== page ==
Through the childish coaxing and reassurances, Bobby caught the undertones of a subtle psychology at play. He knew he was being carefully manipulated, and by a child at that, but for once he didn’t give a damn. It was a nice day, and all of a sudden he’d never felt so relieved to be outside in his entire life. The warmth of the sun felt intensely good and, for the first time since he regained full and conscious awareness after his rescue, he could really start to let himself believe that he was free from the Centre.
Right at that moment, Bobby didn’t about Raines. He didn’t care about Lyle, and he didn’t care about Sydney. All he cared about was the overwhelming feeling of relief that was spreading rapidly through his body. He felt a gentle tug on his hand, and looked to see James was pointing off to the right.
“We have horses over there. You could go riding, if you want. And there’s a heated pool further around. And over that way, Mom has a beautiful big garden. I spend hours out there, sometimes. There’s lots to do out here, Bobby. Don’t be afraid to come outside. There’s so much that you’d be missing out on.”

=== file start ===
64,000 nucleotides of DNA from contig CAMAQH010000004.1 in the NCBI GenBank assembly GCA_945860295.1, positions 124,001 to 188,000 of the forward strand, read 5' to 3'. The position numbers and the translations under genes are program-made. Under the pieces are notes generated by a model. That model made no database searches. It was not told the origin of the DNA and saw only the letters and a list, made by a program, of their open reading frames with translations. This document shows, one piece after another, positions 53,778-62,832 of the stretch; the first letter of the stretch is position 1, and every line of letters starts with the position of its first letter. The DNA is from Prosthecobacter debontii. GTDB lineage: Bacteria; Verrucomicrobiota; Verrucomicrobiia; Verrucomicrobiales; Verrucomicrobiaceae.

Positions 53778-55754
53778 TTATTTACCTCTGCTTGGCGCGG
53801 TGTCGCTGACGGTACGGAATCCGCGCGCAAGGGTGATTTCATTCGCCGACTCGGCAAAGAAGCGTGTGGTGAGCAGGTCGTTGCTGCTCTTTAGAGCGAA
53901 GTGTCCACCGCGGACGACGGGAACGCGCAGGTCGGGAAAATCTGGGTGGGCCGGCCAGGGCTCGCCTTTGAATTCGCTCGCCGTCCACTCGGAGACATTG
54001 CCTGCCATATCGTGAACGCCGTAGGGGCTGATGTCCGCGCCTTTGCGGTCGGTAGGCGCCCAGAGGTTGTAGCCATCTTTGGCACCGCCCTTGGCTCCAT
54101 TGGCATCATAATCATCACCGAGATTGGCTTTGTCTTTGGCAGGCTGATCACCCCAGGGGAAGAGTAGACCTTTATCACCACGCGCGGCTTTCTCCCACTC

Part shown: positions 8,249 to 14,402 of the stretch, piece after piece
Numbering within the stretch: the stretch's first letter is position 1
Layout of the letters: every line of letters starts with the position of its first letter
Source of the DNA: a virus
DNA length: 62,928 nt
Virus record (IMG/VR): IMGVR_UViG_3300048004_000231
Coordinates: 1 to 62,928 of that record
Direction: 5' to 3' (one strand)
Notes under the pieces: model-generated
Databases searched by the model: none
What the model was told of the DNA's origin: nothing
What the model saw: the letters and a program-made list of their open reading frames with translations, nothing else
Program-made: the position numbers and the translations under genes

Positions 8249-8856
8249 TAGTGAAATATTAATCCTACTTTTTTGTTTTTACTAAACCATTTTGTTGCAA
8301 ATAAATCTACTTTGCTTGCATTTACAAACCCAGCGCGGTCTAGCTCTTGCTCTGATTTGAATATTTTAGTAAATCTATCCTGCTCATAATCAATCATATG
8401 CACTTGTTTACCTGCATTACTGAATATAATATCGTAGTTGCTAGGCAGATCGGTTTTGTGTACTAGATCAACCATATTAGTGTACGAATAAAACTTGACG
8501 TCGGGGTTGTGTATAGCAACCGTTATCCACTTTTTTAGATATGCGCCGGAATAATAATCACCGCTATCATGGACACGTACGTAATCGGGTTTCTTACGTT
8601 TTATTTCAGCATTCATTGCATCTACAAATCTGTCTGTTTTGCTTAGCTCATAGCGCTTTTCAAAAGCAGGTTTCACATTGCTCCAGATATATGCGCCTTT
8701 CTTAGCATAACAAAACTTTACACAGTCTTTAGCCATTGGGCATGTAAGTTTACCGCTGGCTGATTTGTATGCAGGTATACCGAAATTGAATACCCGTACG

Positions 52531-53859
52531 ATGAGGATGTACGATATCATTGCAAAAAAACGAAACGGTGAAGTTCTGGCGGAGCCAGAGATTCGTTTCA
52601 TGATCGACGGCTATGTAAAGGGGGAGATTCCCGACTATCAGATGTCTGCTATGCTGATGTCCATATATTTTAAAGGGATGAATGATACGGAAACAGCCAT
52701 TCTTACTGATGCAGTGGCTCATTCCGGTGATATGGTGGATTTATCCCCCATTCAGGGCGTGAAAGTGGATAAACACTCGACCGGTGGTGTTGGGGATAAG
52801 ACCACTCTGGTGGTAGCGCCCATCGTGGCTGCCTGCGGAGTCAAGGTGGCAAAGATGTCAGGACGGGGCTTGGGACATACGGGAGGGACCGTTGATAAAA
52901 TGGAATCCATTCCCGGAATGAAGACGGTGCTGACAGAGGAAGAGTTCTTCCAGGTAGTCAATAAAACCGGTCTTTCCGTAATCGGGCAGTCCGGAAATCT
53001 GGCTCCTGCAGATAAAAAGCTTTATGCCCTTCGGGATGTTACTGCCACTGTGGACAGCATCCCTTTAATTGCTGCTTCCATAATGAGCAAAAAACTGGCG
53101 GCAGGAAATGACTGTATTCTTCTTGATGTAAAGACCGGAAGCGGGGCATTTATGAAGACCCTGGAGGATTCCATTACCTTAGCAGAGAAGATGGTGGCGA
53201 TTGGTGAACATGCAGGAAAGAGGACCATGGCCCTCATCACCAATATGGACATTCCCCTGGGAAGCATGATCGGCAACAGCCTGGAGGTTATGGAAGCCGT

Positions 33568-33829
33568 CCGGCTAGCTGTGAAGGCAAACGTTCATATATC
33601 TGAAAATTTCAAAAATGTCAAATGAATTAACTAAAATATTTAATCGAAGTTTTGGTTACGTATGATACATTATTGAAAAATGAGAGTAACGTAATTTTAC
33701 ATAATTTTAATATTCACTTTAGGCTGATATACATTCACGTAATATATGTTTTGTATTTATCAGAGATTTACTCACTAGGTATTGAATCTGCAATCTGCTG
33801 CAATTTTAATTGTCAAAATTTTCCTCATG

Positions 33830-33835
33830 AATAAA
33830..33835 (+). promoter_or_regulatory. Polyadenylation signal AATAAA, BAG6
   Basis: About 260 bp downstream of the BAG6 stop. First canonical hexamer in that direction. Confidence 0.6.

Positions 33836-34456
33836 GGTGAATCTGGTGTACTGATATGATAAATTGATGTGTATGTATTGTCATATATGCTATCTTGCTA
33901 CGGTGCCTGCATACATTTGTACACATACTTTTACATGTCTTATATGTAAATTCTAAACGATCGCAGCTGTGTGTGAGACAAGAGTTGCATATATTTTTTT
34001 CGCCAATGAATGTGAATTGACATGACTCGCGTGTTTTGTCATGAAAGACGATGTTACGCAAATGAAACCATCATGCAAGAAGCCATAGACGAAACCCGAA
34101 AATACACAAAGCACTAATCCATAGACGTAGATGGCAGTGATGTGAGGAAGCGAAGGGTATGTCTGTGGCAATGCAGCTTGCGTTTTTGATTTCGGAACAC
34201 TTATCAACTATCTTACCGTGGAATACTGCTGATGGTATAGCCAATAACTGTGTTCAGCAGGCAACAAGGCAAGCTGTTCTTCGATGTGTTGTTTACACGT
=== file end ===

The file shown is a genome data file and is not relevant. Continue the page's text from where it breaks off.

Drawing in a shuddering breath, Bobby turned his face upwards, to the sky. The last time he had been outside, in the sunlight, he’d been fighting off the effects of hallucinogenic drugs, and had been on the run. Now, he was able to stop and look around guiltlessly... and fearlessly.
Overcome with a sudden rush of emotion, Bobby gave a choked sob and slid to the ground, completely overwhelmed. James went down with him, still holding his hand.
“I... I never thought I’d see daylight again,” Bobby choked out, blinded by his tears. “When I escaped, I was glad to be outside... but I was scared, too, because I knew they were coming after me. I didn’t have time to appreciate being outside... and then they caught me, and I was locked back up again. I don’t remember a lot from the night they rescued me. I remember seeing stars, but not much else. I remember being so happy to see those stars.”